The first thing we need to do is find the radius from the diameter, which we do by dividing by 2.

\(r=\frac{d}{2}\)

\(r=\frac{4.5\text{ m}}{2}\)

\(r=2.25 m\)

Now that we know the radius, we can plug it into our area formula.

\(A=πr^{2}\)

\(A=π(2.25 m)^2\)

\(A=5.0625227\text{ m}^2\)

This is the exact answer in terms of pi but not very useful for real-world applications. Multiplying by our calculator approximation of pi gives us:

\(A\approx{15.90}\text{ m}^2\)

So just under 16 square meters. We need to find a can of paint that can cover that many square meters.

Now what about our rubber edging? Let’s find the circumference:

\(C=2πr\)

\(C=2π(2.25\text{ m})\)

\(C=4.5π\text{ m}\)

Once again, we have our exact answer in terms of pi. Using our calculator, we get our approximate answer:

\(C\approx{14.14}\text{ m}\)

We’ll need to buy a roll of rubber edging that is more than 14.14 meters to maintain our clock.

Notice that circumference is a measure of distance. Here it’s measured in meters. This can be very useful for finding distances when using wheeled vehicles. For instance, if we want to measure how far we travel on a bicycle, we can use the circumference of the tires to help us.

Let’s try a problem:

How far will we travel on our BMX bicycle when we ride around the block? We do the old playing card in the spokes trick so that the card will make a sound each time it hits the fork of the bike. Then we count the number of times the sound happened as we rode around the block. We count 212 “clicks.” What else do we need to know? The circumference of the tire!

It’s not easy to measure the circumference of a tire, but we don’t need to. We can measure the height of the tire, which is also the diameter, then use a formula to calculate the circumference.

Our bike uses 20” wheels, but when we actually measure the height of the tire, it’s 24 inches, or 2 feet. This is the diameter. Let’s use the diameter version of the circumference formula this time instead of the radius version:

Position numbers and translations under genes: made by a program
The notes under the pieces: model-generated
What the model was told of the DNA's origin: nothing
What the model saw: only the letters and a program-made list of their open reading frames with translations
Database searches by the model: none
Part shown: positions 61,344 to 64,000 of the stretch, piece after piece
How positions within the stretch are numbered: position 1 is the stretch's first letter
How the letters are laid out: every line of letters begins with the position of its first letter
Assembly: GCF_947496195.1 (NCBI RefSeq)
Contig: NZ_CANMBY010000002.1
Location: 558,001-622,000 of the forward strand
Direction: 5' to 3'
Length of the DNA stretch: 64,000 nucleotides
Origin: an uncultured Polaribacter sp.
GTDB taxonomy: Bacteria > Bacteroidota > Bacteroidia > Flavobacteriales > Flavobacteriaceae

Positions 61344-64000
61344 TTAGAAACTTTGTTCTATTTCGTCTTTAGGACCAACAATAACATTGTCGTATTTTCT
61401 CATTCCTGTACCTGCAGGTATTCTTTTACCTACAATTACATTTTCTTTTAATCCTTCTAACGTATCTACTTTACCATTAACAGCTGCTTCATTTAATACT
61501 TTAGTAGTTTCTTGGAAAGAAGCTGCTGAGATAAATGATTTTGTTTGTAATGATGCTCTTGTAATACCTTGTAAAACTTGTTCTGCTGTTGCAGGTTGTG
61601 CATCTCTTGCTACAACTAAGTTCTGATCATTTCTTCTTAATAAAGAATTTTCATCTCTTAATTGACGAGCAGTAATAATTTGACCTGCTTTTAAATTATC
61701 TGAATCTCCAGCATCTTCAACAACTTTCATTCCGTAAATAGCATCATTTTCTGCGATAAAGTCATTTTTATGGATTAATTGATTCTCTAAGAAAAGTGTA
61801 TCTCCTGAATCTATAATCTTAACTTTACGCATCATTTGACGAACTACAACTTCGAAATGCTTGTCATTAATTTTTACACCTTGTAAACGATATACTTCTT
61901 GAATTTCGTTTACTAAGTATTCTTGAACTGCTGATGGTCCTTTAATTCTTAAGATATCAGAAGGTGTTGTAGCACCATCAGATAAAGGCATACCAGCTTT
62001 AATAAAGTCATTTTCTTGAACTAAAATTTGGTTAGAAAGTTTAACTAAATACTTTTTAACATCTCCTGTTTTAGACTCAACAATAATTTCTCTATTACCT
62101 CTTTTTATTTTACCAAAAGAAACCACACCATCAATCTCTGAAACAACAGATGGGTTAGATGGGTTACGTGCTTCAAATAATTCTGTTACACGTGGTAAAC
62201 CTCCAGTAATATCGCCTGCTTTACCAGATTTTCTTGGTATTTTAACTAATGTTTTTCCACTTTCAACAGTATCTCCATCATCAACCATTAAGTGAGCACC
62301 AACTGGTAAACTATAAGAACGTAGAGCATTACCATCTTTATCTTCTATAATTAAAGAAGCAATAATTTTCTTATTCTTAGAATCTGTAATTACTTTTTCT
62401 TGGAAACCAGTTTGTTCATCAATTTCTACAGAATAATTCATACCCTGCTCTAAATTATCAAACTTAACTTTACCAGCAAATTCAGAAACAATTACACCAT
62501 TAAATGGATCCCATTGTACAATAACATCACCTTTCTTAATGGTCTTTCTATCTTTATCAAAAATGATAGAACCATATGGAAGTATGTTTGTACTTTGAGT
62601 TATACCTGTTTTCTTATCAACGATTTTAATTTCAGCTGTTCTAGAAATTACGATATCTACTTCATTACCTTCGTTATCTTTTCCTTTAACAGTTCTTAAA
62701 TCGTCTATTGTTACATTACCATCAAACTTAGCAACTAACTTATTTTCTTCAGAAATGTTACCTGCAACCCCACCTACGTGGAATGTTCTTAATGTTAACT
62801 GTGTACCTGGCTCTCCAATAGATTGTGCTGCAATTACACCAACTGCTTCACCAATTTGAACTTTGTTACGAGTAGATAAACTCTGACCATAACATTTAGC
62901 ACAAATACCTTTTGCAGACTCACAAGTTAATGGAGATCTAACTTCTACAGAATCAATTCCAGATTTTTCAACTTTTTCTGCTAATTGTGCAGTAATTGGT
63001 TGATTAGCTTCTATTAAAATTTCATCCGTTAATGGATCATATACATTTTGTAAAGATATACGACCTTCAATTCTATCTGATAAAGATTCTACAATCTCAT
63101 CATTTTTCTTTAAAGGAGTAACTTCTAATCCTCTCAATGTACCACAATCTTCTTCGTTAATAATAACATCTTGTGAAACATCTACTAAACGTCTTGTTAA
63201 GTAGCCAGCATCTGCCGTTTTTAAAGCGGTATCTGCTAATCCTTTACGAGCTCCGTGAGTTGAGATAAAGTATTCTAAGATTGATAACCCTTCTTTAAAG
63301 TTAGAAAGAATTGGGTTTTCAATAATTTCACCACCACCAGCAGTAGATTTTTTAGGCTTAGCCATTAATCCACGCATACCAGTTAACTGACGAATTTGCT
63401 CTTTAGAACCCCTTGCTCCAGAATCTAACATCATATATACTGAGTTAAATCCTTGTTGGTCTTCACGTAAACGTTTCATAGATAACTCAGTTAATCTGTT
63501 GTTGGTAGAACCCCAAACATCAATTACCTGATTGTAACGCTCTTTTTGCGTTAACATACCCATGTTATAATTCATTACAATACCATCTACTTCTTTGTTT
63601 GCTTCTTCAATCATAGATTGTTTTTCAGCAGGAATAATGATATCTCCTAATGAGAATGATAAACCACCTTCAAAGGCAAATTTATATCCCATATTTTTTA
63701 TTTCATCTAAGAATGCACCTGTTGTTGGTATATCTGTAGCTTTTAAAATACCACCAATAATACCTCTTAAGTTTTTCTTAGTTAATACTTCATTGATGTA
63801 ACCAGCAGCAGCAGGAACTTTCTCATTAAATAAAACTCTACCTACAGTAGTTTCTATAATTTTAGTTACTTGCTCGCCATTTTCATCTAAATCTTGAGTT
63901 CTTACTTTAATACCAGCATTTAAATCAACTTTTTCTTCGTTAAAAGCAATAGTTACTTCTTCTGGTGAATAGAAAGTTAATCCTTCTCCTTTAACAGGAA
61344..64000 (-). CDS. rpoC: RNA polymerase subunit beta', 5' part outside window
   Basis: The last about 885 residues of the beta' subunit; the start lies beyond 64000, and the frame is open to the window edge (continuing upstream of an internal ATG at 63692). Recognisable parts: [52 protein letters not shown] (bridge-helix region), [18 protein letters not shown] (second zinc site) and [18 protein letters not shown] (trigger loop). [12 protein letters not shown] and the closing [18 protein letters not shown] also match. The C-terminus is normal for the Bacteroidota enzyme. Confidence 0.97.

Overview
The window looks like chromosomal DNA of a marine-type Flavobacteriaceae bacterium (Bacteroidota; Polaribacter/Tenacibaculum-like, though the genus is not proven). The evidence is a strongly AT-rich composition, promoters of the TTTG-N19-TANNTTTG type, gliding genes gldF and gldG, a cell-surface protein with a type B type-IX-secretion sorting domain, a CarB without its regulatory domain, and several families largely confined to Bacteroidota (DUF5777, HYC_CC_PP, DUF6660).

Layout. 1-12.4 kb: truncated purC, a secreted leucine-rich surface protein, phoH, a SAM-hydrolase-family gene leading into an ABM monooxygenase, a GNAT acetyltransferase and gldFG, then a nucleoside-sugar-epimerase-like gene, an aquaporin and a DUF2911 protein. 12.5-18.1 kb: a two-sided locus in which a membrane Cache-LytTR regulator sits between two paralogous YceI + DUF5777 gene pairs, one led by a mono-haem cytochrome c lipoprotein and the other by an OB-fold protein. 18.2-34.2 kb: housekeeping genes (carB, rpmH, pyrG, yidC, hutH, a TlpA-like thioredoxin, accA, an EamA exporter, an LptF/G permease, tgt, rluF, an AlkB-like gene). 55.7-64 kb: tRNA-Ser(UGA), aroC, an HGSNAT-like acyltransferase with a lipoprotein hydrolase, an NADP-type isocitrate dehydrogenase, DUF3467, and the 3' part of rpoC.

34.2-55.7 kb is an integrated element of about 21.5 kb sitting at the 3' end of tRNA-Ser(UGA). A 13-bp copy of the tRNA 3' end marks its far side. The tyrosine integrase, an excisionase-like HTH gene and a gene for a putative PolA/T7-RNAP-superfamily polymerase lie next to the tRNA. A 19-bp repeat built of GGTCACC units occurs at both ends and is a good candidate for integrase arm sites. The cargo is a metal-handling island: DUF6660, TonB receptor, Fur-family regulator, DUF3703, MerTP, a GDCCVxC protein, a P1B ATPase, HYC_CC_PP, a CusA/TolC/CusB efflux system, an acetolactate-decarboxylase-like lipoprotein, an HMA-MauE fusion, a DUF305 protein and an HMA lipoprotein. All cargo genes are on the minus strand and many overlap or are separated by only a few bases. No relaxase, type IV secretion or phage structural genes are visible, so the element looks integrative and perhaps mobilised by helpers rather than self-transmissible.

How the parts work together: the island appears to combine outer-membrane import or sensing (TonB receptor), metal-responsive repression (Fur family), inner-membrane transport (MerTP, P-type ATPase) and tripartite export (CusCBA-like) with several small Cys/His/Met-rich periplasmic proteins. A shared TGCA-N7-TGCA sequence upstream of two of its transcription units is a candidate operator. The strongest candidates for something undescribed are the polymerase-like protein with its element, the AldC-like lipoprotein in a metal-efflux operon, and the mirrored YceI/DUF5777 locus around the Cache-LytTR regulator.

\(C=πd\)

\(C=π(2\text{ft})\)

\(C=2π\text{ ft}\)

This is how far the bike travels each time the tire does one rotation. To find our distance, we simply need to multiply this by the number of times the tire fully rotated, which is 212:

\(\text{ Distance}=2π\text{ ft}\times{212}\text{ rotations}\)

\(\text{ Distance}=424π\text{ ft}\)

\(\text{ Distance}\approx{1,332}\text{ ft}\)

## Review

Before we go, I want you to try one on your own. We have a square yard that is 30 × 30 meters. We want to plant grass in a circle in the center of the yard that measures 20 meters across. How many square meters of grass will we need to cover with sod?

Pause the video here and try it on your own. When you’re ready, press play and we’ll go over it together.

First we need to find the radius. The circle is 20 meters across, which is the diameter. The radius is half of that, so 10 meters. Now we just plug that into our formula:

\(A=πr^2\)

\(A=π(10 m)^2\)

\(A=100π m^2\)

Finally, we multiply by on our calculator to get our approximate area:

\(A\approx{ 314}m^2\)

We need to buy a lot of sod!

That’s it for the area and circumference of circles. Thanks for watching, and happy studying!